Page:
It’s not often a new pack pops up in Yellowstone National Park. Especially when it pops up right on the doorstep of the Park’s headquarters.
But that’s exactly what happened this weekend when a remnant of the Hayden Park decided to den right outside Mammoth Hot Springs. Now dubbed the Canyon Pack, the group of three males and one female rather blatantly decided to set up shop south and east of the busy area.
So there’s a definite buzz in the air throughout the Park, but especially in Mammoth; traffic in the area has definitely been up as word got out about the denning. Tourists spend tens of millions annually for a glimpse of wolves in the wilds of Yellowstone, and the Canyon Pack is perhaps the most accessible wolf pack ever.
We’re not going to get into the psychology of why the wolves decided to den in such an active area — wolves, though, tend to do what they do without much concern of humans — but we have some theories. The biggest reason, of course, is probably the abundance of potential foodstuffs in the area, including a large elk population and the familiar spring emergence of red dogs.
In fact, it is amazing how little wolves care about humans. There’s still never been an instance of a non-rabid wolf attacking a human being, and wolves will lope along, oblivious to the humans gathered on the road to watch them. In terms of threats to people, wolves are rather low on the Yellowstone food chain: grizzlies in general and rutting elk are much more serious threats to anyone wandering in the Mammoth area.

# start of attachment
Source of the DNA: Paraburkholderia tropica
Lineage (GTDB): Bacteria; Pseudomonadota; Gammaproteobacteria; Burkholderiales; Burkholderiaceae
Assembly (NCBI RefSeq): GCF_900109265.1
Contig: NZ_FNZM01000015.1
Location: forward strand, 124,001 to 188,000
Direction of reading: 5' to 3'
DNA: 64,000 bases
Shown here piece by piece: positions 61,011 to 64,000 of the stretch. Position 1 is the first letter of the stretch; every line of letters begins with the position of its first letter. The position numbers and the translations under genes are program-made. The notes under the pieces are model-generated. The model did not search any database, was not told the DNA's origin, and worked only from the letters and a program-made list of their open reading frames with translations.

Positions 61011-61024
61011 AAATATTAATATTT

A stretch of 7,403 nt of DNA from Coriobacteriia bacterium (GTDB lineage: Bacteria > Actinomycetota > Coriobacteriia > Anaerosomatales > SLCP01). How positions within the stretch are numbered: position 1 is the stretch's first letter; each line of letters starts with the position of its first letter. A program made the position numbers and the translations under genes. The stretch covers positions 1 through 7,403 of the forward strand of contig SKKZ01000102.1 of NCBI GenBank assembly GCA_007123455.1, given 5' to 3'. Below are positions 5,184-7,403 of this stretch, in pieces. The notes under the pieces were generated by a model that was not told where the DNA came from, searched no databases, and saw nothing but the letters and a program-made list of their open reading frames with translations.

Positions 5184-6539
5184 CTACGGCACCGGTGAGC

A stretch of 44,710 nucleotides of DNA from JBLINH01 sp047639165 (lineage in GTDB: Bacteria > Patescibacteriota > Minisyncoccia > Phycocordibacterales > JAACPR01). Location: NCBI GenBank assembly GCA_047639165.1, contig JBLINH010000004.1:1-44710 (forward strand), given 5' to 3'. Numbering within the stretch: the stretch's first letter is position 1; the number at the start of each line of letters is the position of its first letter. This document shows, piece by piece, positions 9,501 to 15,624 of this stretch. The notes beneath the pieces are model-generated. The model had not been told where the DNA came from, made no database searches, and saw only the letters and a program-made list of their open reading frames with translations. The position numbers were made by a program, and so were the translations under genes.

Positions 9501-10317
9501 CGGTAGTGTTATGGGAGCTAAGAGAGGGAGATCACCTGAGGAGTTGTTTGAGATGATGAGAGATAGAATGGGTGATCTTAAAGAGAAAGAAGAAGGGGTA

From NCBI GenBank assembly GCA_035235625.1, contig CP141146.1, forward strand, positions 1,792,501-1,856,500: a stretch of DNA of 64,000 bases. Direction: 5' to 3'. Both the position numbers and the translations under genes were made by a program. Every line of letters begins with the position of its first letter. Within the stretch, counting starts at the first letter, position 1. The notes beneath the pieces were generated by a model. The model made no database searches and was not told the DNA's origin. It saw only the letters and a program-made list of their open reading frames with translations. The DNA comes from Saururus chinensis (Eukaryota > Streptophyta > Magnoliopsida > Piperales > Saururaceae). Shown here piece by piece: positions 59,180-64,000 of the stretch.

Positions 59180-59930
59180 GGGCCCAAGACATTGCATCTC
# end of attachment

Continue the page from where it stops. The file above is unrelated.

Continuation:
So the management issue posed by the wolves has nothing to do with wolves: it has to do with the management of people wanting to get close to them. Park officials have already set up a fairly large den-closure area in response to the crowds desiring a glimpse of the pack, banning cars from stopping on the road between the Gardiner River Bridge and Mammoth. Also, cars are banned from stopping on the Mammoth-to-Norris road south of the Mammoth Horse Corral.
For Yellowstone officials and concessionnaire Xanterra, the emergence of the Canyon Pack is indeed good news. With both looking forward to a bleak 2009 summer season, the addition of a marquee attraction brings hope about increased bookings to Yellowstone National Park.